Microbial acetyl-CoA metabolism and metabolic engineering
Journal article, 2015

Recent concerns over the sustainability of petrochemical-based processes for production of desired chemicals have fueled research into alternative modes of production. Metabolic engineering of microbial cell factories such as Saccharomyces cerevisiae and Escherichia coli offers a sustainable and flexible alternative for the production of various molecules. Acetyl-CoA is a key molecule in microbial central carbon metabolism and is involved in a variety of cellular processes. In addition, it functions as a precursor for many molecules of biotechnological relevance. Therefore, much interest exists in engineering the metabolism around the acetyl-CoA pools in cells in order to increase product titers. Here we provide an overview of the acetyl-CoA metabolism in eukaryotic and prokaryotic microbes (with a focus on S. cerevisiae and E. coli), with an emphasis on reactions involved in the production and consumption of acetyl-CoA. In addition, we review various strategies that have been used to increase acetyl-CoA production in these microbes.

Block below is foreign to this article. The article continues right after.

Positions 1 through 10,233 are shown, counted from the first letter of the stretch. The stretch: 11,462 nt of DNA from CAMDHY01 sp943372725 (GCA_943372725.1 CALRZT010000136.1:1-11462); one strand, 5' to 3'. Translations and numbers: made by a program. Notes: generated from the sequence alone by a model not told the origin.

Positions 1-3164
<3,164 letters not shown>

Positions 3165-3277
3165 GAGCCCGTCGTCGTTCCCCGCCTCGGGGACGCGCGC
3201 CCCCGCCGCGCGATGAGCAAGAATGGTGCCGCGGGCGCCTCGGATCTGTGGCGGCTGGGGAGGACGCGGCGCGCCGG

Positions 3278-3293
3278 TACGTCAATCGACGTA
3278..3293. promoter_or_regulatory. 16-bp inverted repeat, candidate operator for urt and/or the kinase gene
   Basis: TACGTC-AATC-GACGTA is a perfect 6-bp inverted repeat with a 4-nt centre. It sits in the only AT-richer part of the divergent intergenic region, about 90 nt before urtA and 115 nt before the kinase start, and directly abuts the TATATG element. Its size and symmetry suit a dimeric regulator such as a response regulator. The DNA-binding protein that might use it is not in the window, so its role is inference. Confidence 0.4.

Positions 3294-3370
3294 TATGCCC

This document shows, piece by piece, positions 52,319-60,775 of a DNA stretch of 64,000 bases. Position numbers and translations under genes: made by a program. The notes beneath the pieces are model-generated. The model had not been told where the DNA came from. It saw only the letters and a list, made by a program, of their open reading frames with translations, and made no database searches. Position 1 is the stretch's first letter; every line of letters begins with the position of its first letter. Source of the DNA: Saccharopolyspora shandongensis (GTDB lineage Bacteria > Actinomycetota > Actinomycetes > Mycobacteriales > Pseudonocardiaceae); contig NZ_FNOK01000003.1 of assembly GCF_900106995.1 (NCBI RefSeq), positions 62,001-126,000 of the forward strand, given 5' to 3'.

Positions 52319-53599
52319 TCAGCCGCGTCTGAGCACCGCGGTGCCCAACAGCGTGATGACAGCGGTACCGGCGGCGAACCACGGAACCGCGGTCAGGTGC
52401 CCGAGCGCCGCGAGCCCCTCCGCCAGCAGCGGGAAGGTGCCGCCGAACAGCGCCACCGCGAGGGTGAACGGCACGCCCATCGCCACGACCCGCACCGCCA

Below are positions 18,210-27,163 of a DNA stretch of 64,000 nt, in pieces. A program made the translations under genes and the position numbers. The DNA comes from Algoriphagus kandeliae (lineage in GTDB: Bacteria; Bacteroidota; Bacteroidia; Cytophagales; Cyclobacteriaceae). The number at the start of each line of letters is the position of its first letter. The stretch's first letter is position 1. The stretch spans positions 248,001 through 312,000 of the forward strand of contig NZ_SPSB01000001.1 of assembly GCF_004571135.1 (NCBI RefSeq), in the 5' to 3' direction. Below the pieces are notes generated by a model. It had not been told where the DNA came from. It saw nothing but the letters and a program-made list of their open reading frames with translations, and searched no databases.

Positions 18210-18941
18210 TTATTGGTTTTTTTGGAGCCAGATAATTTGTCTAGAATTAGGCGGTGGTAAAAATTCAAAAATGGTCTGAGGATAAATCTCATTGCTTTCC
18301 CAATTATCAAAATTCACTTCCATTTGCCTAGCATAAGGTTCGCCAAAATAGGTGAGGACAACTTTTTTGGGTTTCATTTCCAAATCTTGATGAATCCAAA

Yeast

Central carbon metabolism

Bacteria

Industrial biotechnology

Acetyl-CoA

Author

Anastasia Krivoruchko

Chalmers, Biology and Biological Engineering, Systems and Synthetic Biology

Yiming Zhang

Chalmers, Biology and Biological Engineering, Systems and Synthetic Biology

Verena Siewers

Chalmers, Biology and Biological Engineering, Systems and Synthetic Biology

Yun Chen

Chalmers, Biology and Biological Engineering, Systems and Synthetic Biology

Jens B Nielsen

Chalmers, Biology and Biological Engineering, Systems and Synthetic Biology

Metabolic Engineering

1096-7176 (ISSN) 1096-7184 (eISSN)

Vol. 28 28-42

Industrial Systems Biology of Yeast and A. oryzae (INSYSBIO)

European Commission (FP7), 2010-01-01 -- 2014-12-31.

Areas of Advance

Energy

Life Science Engineering (2010-2018)

Subject Categories

Microbiology

DOI

10.1016/j.ymben.2014.11.009

More information

Created

10/7/2017